We’ve all seen them and even used them – catchy statistics. If the phrase “95% of users experienced positive results” made you click on something, raise your hand. Yes, we even admit to using them in our service promotional materials, like saying, “Every crucial conversation employees avoid wastes $1,500 per day.” Setting the past aside and focusing on the present and future, in this Blog, we will take a deeper look at why we need statistics, the potential problem with them, and our takeaways based on our real-world experience and education (with a bonus takeaway at the end).
Raise your hand if you are intrigued by this image. We chose it for this month’s blog as a reminder that businesses (and buildings) need a variety of elements to succeed and be strong. In building, rebar, or reinforcing bar, is a common feature of many concrete applications. Its primary purpose is to increase the tensile strength of the concrete, helping it resist cracking and breaking. Like rebar, Standard Operating Procedures (SOPs) in business guarantees that the business can benefit by reducing errors, increasing efficiencies and profitability, and creating a safe work environment.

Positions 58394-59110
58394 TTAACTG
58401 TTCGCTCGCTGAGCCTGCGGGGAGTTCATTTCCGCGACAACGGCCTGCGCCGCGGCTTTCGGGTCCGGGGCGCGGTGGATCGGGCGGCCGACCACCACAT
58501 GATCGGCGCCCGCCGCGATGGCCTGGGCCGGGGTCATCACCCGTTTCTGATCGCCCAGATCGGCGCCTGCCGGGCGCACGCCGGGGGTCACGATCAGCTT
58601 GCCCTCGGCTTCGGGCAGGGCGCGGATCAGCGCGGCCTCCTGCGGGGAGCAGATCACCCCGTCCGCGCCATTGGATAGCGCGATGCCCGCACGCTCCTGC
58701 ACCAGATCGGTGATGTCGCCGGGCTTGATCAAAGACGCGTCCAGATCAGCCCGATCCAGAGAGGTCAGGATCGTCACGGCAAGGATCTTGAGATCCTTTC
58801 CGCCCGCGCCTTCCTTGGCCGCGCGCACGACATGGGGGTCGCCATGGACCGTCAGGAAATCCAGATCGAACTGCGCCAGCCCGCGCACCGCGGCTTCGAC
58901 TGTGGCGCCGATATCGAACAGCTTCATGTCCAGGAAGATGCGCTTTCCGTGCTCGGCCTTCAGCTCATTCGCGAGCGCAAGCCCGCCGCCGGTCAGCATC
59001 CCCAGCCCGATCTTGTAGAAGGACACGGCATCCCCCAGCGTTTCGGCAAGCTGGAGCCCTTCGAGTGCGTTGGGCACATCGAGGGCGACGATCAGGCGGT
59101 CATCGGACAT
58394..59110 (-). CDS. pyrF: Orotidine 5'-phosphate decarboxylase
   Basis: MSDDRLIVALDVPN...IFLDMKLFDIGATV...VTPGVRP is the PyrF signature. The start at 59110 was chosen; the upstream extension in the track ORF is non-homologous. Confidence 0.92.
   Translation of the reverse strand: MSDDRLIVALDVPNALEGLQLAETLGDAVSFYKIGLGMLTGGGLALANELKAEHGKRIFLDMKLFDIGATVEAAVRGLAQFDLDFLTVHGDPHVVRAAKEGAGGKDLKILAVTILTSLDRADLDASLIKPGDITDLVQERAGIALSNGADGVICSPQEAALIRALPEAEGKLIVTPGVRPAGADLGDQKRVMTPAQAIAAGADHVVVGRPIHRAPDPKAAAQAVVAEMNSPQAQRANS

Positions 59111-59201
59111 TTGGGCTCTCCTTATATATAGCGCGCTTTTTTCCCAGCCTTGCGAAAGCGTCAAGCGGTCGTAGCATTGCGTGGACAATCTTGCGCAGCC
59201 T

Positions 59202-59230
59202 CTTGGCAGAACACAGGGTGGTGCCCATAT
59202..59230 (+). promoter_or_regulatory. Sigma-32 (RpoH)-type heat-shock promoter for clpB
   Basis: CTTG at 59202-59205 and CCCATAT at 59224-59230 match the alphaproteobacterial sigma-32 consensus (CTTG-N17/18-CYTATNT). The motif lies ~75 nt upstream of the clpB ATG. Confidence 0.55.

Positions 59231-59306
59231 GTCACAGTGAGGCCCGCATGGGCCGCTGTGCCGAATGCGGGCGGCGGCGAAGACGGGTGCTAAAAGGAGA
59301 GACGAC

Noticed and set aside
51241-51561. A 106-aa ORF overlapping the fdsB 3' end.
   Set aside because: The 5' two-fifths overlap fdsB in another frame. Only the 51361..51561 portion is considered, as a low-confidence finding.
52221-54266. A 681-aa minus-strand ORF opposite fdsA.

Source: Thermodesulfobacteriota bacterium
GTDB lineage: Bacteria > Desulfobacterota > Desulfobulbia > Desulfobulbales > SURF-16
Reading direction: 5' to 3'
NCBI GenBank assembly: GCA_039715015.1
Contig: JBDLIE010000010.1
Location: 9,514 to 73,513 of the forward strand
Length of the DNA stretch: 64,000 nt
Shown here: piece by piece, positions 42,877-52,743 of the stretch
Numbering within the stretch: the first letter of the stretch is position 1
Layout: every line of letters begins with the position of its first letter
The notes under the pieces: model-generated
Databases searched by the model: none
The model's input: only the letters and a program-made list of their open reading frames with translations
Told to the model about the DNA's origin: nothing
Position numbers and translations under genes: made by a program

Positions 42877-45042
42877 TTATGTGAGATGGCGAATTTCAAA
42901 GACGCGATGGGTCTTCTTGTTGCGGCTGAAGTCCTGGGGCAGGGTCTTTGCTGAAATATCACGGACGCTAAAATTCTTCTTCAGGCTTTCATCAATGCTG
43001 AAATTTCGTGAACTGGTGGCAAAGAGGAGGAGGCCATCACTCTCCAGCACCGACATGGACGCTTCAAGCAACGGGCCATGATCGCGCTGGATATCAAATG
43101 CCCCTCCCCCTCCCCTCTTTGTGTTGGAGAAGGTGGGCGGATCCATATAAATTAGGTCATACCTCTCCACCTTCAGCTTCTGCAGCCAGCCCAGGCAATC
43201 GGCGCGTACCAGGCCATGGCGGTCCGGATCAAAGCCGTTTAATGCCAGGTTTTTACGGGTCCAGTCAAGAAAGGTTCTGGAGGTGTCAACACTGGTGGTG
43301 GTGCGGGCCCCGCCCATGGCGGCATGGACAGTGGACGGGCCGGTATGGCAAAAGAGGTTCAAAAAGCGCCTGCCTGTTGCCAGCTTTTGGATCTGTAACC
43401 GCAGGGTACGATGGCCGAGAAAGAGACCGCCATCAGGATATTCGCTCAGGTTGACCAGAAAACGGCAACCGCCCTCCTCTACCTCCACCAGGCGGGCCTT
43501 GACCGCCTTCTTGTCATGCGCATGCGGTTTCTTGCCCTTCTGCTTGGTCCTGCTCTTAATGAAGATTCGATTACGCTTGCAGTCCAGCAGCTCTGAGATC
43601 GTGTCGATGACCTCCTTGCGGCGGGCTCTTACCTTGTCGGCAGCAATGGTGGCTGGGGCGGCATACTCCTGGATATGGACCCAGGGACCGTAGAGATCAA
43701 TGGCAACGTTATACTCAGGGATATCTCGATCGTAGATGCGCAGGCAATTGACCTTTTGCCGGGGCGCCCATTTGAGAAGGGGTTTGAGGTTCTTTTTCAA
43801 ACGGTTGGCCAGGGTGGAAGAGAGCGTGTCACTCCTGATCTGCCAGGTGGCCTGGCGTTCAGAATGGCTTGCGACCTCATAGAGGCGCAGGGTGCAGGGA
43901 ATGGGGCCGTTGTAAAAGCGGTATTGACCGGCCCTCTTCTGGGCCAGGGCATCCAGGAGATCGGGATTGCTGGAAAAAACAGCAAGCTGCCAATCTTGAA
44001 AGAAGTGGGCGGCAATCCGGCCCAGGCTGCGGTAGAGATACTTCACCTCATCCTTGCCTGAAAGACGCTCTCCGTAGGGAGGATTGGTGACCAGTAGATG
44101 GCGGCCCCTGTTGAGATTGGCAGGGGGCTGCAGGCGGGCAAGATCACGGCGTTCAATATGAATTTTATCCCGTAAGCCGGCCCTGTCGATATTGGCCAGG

The answers to the Five W’s are essential to information-gathering. Who, What, When, Where, and Why answers formulate the complete story on a subject. In our work, Success Trek has noticed the absence of Why and when it is missing, confusion, frustration, discontent, and other unpleasant results follow.
Say the word “team,” and most people envision a group of players forming one side in a competitive game or sport. In business, a team is a group of people with different skills who can combine their efforts to achieve a common goal. Teams go beyond a specific project, they make up your whole business.
Here’s a New Year’s resolution we can get behind: reduce jargon and buzzwords for better communication. When used correctly, they can help like-minded individuals communicate more efficiently and effectively. However, problems arise when used without regard and unnecessarily, leading to confusion and a lack of understanding.